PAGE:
On a slightly less serious note, the school is still
prone to typhoon floods and power failures, and everyone still shakes their
heads over the traffic problems which accompany the school day.
first few years of the International Schools seventh decade are a microcosm
of the schools past. ISM has had fluctuating enrollment; it is experiencing
widespread parent interest in the schools activities, with hours of volunteer
work spent on numerous committees; it has seen the effects of heightened
political tension in the Philippines, with a series of bomb threats to
the school in 1980, and demonstrations only blocks away in 1983; it has seen financial problems arise out of the current economic situation in
the Philippines, with devaluation and widespread inflation.
The International School is moving closer to other
similar schools, especially those in Asia. Sports teams compete for championships
in other countries, and our own school was host to the first United Nations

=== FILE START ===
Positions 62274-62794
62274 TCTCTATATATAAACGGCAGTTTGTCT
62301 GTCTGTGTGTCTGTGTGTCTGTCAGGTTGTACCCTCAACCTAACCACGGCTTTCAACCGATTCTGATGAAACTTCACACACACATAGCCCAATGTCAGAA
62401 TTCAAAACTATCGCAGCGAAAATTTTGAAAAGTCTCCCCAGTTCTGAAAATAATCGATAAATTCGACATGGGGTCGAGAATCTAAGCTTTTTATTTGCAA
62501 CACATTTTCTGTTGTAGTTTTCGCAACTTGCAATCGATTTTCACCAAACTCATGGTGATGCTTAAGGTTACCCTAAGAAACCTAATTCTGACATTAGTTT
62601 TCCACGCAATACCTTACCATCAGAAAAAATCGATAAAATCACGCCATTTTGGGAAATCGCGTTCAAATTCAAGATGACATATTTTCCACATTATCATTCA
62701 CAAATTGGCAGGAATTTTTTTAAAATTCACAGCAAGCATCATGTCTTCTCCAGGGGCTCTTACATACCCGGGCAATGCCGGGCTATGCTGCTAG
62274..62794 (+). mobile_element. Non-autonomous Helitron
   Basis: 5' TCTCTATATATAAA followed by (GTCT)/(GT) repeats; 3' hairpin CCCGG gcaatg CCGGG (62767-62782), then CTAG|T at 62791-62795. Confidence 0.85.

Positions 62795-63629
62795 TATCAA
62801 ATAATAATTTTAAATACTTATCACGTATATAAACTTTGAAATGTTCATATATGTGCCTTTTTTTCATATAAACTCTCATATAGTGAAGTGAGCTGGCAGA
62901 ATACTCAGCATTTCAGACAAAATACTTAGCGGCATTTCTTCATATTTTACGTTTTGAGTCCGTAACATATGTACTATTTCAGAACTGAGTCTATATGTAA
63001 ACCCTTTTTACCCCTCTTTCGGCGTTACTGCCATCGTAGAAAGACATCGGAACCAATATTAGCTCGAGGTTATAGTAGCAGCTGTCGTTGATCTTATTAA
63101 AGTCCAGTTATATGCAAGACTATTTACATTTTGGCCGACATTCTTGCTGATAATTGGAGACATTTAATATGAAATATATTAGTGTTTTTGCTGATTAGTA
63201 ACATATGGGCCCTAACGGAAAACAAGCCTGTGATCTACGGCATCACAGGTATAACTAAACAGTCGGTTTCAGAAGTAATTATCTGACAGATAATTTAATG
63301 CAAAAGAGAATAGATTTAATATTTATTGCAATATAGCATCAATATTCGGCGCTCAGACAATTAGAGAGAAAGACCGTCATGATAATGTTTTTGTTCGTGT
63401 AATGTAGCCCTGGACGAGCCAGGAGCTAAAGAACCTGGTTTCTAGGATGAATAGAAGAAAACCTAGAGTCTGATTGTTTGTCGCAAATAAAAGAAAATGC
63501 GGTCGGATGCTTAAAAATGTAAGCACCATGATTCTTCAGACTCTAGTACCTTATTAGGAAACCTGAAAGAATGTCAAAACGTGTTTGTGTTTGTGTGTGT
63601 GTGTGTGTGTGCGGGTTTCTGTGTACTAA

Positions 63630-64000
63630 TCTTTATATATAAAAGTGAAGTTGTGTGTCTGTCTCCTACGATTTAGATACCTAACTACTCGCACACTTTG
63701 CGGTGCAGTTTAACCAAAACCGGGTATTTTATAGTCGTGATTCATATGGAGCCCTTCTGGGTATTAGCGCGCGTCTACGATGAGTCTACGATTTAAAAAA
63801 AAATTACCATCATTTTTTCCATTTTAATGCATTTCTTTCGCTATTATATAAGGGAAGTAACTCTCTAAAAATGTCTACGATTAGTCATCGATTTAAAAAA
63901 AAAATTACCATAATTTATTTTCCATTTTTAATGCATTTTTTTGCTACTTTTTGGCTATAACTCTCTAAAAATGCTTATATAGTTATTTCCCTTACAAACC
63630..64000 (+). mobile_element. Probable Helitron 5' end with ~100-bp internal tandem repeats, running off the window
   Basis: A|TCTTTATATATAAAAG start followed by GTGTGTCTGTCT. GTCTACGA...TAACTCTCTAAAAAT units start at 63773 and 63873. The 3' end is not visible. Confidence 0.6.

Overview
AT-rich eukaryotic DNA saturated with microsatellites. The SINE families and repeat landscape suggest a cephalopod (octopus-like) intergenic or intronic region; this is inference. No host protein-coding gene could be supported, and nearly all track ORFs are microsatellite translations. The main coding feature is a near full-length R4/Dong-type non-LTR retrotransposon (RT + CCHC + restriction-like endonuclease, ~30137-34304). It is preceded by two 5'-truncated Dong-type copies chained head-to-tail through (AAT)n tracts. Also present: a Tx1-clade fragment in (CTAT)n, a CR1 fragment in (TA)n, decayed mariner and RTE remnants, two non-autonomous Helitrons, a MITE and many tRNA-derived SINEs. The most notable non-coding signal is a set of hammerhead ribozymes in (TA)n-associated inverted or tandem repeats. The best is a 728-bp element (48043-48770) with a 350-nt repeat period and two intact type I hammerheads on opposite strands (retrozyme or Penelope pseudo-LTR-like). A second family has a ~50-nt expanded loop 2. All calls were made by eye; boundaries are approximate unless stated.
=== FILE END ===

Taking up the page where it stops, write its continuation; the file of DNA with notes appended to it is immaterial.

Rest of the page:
Model Assembly with participants from other schools in the South-East Asian
area. Teachers have been sent abroad to conferences and seminars, and International
Baccalaureate teachers routinely exchange information with other IB schools
around the world.
Even the schools calendar has been altered to a September-June school
year, thus bringing it in line with common North American and European
practice. The attempt to increase the number of teachers with international
experience brought about the second strike in the history of the school,
but it is expected that ISM will soon have a staff which more closely represents
the composition of the student body than it has had for some years.
As is customary in
the schools history, a move to a new campus was necessary to relieve
overcrowding. In 2002, classes opened at a new campus in Makati - near
American Cemetary in what many alums remember as Fort Bonifcaio.